Learning from Relapse
Recovery is a learning process and sometimes it is through making mistakes that people discover what they need to be aware of to navigate their own recovery path. It has often been through an experience of relapse that recovering individuals have learned the following lessons:
- They can no longer spend time in their old environments or with their old friends.
- The ideas that they could moderate their substance use or have “just one” were false.
- They struggle with underlying mental health issues that must be addressed in order to stay sober.
- They need to return to treatment or reevaluate the type of treatment that is right for them.
It is important to remember that although relapse is common, it can still be very dangerous (sometimes deadly) since after a period of abstinence your body is no longer used to the same level of alcohol or drugs.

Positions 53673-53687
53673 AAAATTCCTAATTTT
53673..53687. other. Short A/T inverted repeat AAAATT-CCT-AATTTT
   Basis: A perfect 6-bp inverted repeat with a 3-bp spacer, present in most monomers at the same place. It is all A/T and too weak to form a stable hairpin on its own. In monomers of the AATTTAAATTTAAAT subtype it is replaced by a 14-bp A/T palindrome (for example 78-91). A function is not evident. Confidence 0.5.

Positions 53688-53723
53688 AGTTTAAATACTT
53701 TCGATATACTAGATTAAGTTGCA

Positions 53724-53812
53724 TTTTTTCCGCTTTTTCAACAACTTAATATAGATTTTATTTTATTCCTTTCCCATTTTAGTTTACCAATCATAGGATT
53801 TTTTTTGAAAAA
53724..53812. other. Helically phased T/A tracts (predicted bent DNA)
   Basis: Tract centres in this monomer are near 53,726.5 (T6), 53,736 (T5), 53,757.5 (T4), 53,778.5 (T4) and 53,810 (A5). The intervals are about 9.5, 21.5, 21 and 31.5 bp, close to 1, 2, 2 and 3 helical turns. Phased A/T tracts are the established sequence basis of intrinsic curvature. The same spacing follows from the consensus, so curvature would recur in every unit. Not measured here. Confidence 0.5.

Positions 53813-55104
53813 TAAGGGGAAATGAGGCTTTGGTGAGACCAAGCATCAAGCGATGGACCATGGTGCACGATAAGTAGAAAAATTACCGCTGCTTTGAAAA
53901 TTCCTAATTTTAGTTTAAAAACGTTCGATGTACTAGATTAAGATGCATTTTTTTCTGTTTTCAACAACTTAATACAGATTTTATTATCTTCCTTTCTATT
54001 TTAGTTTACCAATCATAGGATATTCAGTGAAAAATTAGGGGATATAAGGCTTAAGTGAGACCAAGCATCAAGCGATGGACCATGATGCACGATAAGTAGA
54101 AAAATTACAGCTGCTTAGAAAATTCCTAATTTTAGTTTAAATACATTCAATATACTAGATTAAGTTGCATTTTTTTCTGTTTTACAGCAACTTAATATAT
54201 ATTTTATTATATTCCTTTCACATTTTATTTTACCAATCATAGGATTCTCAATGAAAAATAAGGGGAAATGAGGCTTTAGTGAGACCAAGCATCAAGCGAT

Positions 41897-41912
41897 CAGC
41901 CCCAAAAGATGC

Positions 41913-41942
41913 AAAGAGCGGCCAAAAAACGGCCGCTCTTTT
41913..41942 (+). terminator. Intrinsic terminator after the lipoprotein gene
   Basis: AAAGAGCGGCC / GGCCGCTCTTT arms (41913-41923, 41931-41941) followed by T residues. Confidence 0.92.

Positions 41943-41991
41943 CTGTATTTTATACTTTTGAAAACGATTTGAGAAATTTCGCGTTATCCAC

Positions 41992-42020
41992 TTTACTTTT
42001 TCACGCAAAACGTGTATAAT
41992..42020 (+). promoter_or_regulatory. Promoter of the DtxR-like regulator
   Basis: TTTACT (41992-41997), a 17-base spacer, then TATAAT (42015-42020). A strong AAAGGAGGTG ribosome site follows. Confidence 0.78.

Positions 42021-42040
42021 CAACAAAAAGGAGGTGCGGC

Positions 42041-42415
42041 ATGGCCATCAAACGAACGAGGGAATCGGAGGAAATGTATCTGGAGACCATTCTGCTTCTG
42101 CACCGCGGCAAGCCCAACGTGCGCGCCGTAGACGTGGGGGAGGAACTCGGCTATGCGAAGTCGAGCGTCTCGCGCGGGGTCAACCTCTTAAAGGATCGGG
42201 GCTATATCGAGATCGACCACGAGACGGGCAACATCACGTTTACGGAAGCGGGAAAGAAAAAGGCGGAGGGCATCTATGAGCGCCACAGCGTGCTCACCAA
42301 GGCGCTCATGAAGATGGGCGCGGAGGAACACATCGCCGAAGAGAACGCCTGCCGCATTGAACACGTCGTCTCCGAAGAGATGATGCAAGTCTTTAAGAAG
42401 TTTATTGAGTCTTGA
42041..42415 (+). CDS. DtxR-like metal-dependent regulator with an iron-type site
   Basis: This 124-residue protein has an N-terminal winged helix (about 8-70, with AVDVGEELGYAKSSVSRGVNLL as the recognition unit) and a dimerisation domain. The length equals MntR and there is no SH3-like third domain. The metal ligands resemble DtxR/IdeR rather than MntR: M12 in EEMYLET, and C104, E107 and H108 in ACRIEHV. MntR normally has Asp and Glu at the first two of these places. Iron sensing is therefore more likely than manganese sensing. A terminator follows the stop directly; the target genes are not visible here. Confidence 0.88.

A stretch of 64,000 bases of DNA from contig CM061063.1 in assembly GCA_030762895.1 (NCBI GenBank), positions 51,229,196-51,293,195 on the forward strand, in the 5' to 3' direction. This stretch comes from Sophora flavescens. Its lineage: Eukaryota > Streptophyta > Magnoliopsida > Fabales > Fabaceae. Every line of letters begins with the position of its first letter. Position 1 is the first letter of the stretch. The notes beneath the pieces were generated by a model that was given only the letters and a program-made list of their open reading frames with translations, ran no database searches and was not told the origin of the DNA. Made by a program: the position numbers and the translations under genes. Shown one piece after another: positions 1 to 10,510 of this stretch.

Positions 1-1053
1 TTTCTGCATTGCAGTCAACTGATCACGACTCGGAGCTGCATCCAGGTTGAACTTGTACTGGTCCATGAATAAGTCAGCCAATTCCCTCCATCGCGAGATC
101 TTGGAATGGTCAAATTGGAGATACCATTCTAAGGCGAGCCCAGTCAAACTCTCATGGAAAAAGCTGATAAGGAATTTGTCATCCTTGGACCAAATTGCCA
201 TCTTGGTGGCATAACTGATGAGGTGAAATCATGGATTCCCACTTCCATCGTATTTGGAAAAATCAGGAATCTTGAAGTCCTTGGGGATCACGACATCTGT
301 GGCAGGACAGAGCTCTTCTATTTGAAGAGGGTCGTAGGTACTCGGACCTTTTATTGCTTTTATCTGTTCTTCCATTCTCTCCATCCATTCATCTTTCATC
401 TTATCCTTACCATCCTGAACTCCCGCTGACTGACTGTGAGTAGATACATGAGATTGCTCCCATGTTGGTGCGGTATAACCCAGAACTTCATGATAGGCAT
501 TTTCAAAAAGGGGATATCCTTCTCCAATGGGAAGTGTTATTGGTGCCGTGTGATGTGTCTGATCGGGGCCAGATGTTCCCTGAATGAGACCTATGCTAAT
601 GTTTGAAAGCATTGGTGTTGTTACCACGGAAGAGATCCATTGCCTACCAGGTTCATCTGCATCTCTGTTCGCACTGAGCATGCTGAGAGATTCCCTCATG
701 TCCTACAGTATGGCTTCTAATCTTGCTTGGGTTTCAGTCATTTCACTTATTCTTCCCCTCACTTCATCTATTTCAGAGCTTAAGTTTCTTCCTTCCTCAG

Recovery is possible and a relapse should not undermine your hope for the future.Also, even though relapse is something that often happens on the path to recovery, it is not a necessary component. Thus, it is best to have a relapse prevention plan in place and do everything you can to avoid relapsing. If it happens, it will be helpful to remind yourself that you are not a failure and that relapse is a common roadblock for many people who’ve walked the road to long-term recovery. It won’t help to beat yourself up over it and, in fact, doing so can actually be very harmful. Dr. G. Alan Marlatt, former director of the Addictive Behaviors Research Center at the University of Washington, coined the term “abstinence violation effect” to describe how the self-degradation that can occur after a slip-up can actually lead to a full relapse.6 So what’s the difference? Many addiction experts distinguish between a “lapse” and a “relapse”—a one-time substance use vs. a full slip back into problematic drug use. If you’ve had a lapse, be gentle with yourself; berating yourself or telling yourself you don’t deserve recovery only serves to make a full relapse more likely.